The book of Leviticus, and quite frankly the entire Levitical system, can be summed up in a three-word sentence: God demands perfection. He demands perfect sacrifices, a perfect priesthood, perfect worship, perfect purity, perfect justice and righteousness, perfect observance of the ceremonies and festivals, and perfect civility. The children of Israel were indeed to “…be holy, for I the Lord your God am holy” (Leviticus 11:44,45, 19:2). To be holy is to be set apart, and God set apart His people Israel from every other nation in the world. Why? Because it is through them that the Abrahamic Covenant will be fulfilled, all made possible through the person and work of Jesus Christ. As Paul wrote in Galatians 3:13-14, “Christ redeemed us from the curse of the Law, having become a curse for us – for it is written, ‘Cursed is everyone who hangs on a tree’ – in order that in Christ Jesus the blessing of Abraham might come to the Gentiles, so that we would receive the promise of the Spirit through faith”.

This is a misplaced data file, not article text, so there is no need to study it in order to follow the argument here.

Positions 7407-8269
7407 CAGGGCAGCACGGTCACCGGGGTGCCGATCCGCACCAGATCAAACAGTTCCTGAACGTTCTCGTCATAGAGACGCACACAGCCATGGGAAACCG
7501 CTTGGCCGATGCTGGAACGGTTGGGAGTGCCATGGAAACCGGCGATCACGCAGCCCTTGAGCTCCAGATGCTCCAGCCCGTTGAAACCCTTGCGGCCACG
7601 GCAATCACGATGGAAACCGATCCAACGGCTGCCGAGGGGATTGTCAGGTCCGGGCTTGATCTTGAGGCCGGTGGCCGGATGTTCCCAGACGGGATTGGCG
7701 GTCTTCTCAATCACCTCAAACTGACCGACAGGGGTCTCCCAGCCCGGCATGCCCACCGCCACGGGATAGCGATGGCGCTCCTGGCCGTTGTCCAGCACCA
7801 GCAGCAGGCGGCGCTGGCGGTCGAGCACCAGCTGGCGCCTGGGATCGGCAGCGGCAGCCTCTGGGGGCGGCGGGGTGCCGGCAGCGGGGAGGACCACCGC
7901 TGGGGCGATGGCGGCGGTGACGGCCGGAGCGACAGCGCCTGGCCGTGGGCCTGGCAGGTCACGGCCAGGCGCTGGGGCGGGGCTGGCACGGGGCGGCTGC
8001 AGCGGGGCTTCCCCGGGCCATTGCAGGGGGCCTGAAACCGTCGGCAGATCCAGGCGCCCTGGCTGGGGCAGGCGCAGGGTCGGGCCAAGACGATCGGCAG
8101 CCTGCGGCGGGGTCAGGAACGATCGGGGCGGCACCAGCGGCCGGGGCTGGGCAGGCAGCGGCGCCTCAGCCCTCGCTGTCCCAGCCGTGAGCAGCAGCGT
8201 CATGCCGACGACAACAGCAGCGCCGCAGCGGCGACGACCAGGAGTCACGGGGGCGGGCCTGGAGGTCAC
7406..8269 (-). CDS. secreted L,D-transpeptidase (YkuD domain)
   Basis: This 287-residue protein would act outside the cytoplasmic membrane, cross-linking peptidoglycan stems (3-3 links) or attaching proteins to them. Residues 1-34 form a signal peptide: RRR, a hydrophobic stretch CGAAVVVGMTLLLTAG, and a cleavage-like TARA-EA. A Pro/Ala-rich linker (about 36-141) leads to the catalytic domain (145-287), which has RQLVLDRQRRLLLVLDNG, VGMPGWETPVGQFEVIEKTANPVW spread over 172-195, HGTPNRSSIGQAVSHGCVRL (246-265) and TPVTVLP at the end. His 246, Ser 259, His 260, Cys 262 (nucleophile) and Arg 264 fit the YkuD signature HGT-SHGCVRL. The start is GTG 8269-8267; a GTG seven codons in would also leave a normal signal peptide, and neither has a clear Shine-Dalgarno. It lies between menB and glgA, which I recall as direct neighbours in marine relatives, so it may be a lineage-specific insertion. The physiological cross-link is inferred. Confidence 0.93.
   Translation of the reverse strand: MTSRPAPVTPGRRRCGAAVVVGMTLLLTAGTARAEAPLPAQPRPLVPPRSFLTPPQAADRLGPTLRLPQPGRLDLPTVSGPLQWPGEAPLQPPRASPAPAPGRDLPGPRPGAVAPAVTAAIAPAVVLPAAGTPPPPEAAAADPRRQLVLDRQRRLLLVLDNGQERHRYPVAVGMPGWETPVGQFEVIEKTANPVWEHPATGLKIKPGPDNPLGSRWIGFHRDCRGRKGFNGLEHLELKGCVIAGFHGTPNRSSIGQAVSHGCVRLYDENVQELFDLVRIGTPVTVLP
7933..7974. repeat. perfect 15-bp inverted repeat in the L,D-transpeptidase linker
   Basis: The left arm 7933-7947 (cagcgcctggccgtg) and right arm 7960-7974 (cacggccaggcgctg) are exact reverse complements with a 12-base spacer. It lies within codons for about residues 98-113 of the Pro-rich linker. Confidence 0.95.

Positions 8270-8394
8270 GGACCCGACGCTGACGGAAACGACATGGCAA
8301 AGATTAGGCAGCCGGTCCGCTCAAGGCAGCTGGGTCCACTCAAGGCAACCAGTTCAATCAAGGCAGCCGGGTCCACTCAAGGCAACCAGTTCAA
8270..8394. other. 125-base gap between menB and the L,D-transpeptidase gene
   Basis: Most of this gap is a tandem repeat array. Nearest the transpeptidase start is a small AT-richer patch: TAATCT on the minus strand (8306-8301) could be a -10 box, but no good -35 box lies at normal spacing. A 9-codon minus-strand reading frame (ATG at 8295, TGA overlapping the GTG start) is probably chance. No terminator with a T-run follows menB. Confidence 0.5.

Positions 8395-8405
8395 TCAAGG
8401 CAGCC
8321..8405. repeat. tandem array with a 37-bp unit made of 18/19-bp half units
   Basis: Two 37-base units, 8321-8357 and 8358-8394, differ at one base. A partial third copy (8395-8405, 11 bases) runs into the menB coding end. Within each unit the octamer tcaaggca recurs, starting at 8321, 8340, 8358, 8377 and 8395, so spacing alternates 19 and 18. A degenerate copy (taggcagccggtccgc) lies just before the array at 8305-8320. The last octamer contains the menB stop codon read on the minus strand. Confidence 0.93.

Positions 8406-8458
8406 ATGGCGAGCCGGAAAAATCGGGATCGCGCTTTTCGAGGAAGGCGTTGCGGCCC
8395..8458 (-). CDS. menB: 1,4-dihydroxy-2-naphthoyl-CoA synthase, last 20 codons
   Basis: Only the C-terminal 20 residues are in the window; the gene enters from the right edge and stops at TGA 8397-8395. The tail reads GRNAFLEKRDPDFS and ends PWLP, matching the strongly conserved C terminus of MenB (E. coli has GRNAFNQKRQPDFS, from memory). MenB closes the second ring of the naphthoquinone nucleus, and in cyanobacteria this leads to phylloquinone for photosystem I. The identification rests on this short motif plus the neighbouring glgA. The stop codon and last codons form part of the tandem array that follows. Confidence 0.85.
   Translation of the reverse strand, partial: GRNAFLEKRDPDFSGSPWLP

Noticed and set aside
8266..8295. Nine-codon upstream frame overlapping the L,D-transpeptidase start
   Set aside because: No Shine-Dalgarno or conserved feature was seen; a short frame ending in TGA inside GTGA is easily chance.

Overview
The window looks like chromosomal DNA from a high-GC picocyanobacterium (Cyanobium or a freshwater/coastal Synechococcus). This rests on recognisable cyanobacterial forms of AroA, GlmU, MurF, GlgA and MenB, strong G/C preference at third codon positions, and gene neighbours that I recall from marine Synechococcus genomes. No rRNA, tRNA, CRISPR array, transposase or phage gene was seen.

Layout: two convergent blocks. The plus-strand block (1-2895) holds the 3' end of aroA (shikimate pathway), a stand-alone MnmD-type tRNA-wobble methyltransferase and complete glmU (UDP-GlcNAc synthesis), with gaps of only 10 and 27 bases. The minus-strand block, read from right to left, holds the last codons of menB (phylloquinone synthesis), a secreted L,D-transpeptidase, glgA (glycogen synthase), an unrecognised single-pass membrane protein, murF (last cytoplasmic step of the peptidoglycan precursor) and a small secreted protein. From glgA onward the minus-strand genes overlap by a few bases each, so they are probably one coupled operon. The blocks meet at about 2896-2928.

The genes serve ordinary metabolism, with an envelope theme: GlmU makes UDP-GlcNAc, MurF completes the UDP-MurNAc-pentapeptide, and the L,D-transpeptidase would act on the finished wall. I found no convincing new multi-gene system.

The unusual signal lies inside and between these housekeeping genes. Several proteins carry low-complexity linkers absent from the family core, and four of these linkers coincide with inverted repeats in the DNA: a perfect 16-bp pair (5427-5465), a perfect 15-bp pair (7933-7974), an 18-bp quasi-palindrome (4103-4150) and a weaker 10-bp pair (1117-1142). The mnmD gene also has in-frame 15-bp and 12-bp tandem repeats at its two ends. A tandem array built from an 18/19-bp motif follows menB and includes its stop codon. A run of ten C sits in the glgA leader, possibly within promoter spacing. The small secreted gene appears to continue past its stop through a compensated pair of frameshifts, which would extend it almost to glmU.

Before we get too far ahead of ourselves, let’s go back to Leviticus, and focus particularly on the priesthood in the Mosaic Covenant, because that is the lynchpin of today’s post. Whenever the Old Covenant gets mentioned, often the first thing that comes to mind for many Christians is the sacrificial system. They will rightly point out that animals were sacrificed in the tabernacle (and later the temple) as a type and shadow of Christ’s ultimate sacrifice, but this is only one half of the equation. There is a whole other aspect of the Old Covenant that often gets overlooked or oversimplified, and that is the role and function of the priest. A priest is, by definition, a mediator between God and man. Many false religions incorporate priests, most notably Roman Catholicism in our own day. But in antiquity, what made the Levitical priests unique was that they were divinely appointed mediators between the Israelites and the one true God.